Wednesday, November 24, 2010

Studio Lighting at Home - Something to Think About

I have always been a natural light kind of photographer.  I could say that I choose natural light because it is the prettiest light, and being outdoors is much preferred to being in a studio, plus I can't take pictures of mountains, and fields and far away places indoors!   Plus with all the lenses I want to buy, there's no money for lighting equipment.  All these things are true.  But there is another truth that keeps tickling the back of my mind and it has to do with being on the back side of middle age.  And that is, there might come a time down the road when I won't be able to traipse through the woods, or climb mountains to take pictures, or shoot bridals out at the lake.  And even though I hope this is years into the future, when that time comes, I know I will still be interested in photography, and I will still have grandkids to take pictures of and relatives and friends asking me to do family portraits, graduation pictures to take, etc.   And, I'm still thinking I might try some stock or still life photography.  I'm thinking as I type this.... when we are in the middle of a blizzard.... that it would really be nice to take pictures without having to postpone because of the wind, the rain, the mud, the cold, the whatever.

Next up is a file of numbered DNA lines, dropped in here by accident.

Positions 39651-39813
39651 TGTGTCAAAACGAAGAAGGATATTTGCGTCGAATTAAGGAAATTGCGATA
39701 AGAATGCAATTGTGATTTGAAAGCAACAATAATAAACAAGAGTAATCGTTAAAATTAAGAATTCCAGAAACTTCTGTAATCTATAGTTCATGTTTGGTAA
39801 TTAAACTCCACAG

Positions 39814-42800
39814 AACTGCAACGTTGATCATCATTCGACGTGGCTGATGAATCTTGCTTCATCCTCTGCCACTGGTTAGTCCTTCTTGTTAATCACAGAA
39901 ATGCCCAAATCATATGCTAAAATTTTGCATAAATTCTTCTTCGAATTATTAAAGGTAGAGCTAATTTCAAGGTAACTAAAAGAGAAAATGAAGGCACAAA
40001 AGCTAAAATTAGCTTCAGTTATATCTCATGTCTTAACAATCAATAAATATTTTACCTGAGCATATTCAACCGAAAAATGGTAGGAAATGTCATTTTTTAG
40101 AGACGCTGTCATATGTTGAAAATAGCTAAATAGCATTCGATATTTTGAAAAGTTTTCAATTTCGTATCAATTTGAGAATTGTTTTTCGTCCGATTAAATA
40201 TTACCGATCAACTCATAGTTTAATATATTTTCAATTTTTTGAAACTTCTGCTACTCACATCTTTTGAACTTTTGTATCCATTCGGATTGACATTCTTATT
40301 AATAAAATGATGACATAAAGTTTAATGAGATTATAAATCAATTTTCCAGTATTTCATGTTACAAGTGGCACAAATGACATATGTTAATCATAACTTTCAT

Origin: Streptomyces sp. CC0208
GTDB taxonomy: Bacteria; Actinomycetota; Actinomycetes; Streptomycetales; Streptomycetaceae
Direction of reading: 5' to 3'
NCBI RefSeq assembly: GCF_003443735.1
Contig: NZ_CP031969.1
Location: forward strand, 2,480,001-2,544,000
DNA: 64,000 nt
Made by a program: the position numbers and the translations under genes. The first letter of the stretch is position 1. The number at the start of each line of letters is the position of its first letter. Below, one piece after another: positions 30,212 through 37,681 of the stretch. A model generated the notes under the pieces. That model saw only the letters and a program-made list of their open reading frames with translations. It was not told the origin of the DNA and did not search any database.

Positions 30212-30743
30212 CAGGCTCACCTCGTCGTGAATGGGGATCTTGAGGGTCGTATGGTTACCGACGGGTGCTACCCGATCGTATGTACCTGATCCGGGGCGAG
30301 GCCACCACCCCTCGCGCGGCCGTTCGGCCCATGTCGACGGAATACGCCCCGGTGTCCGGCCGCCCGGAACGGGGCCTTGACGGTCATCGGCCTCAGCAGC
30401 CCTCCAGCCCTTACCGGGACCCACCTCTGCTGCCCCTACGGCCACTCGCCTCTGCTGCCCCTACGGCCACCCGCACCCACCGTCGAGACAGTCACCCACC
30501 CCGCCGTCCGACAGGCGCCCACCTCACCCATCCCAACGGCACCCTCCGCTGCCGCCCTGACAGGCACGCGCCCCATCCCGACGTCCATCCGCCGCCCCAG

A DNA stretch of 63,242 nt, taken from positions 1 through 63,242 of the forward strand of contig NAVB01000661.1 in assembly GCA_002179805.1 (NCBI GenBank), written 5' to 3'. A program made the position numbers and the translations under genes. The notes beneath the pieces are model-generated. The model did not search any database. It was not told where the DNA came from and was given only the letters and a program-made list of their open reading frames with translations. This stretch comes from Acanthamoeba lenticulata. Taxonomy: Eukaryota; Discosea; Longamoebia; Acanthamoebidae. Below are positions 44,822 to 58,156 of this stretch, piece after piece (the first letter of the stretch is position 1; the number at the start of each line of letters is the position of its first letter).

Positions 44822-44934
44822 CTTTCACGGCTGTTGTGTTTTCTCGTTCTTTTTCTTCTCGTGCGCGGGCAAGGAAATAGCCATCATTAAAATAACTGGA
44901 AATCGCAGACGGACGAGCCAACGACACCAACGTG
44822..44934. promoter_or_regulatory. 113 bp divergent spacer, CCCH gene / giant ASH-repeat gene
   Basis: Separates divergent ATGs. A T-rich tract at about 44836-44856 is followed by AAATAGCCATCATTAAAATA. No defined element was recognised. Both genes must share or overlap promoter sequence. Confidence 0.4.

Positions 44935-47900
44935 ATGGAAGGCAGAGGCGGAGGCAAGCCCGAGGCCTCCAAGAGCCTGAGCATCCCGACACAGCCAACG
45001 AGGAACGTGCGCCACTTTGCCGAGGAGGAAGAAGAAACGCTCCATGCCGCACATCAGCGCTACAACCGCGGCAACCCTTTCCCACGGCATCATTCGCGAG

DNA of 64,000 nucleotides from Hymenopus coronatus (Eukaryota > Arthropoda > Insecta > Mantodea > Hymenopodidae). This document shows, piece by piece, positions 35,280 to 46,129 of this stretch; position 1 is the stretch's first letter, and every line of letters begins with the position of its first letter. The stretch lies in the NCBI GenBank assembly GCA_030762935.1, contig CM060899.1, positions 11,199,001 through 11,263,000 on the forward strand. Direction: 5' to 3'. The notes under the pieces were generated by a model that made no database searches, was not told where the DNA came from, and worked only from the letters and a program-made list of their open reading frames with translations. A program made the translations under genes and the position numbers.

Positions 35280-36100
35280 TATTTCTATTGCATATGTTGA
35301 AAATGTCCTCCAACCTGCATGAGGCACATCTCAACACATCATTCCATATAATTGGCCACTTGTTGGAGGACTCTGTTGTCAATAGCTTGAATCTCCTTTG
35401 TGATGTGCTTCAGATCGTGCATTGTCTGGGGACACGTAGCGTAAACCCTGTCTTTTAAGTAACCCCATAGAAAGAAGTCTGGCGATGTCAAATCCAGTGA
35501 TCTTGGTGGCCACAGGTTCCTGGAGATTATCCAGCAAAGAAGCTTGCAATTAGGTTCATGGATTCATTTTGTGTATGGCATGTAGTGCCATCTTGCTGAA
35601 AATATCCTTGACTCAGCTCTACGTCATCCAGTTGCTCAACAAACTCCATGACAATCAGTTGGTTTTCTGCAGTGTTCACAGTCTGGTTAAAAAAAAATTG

So this means setting up a home studio.  Now if you're like me, and have no desire to be a professional portrait photographer, it's easy to dismiss this idea quickly.  After all, first you need the space, then the money to invest in lights and stands and softboxes, and backdrops, etc.  And another big deterrent is that you have to learn a whole new set of skills, which doesn't seem possible or practical when there's still so much to learn about basic photography and editing skills.  Still, wouldn't it be nice, to have a place available all the time, with perfect light and exposure control, that is only a few yards away???

Thinking about this was tempting enough for me to take an all day studio lighting workshop with one of about three legendary portrait photographers living in my area.  I learned so much that would be impossible to discuss in a short blog post, but here are several important things I can share: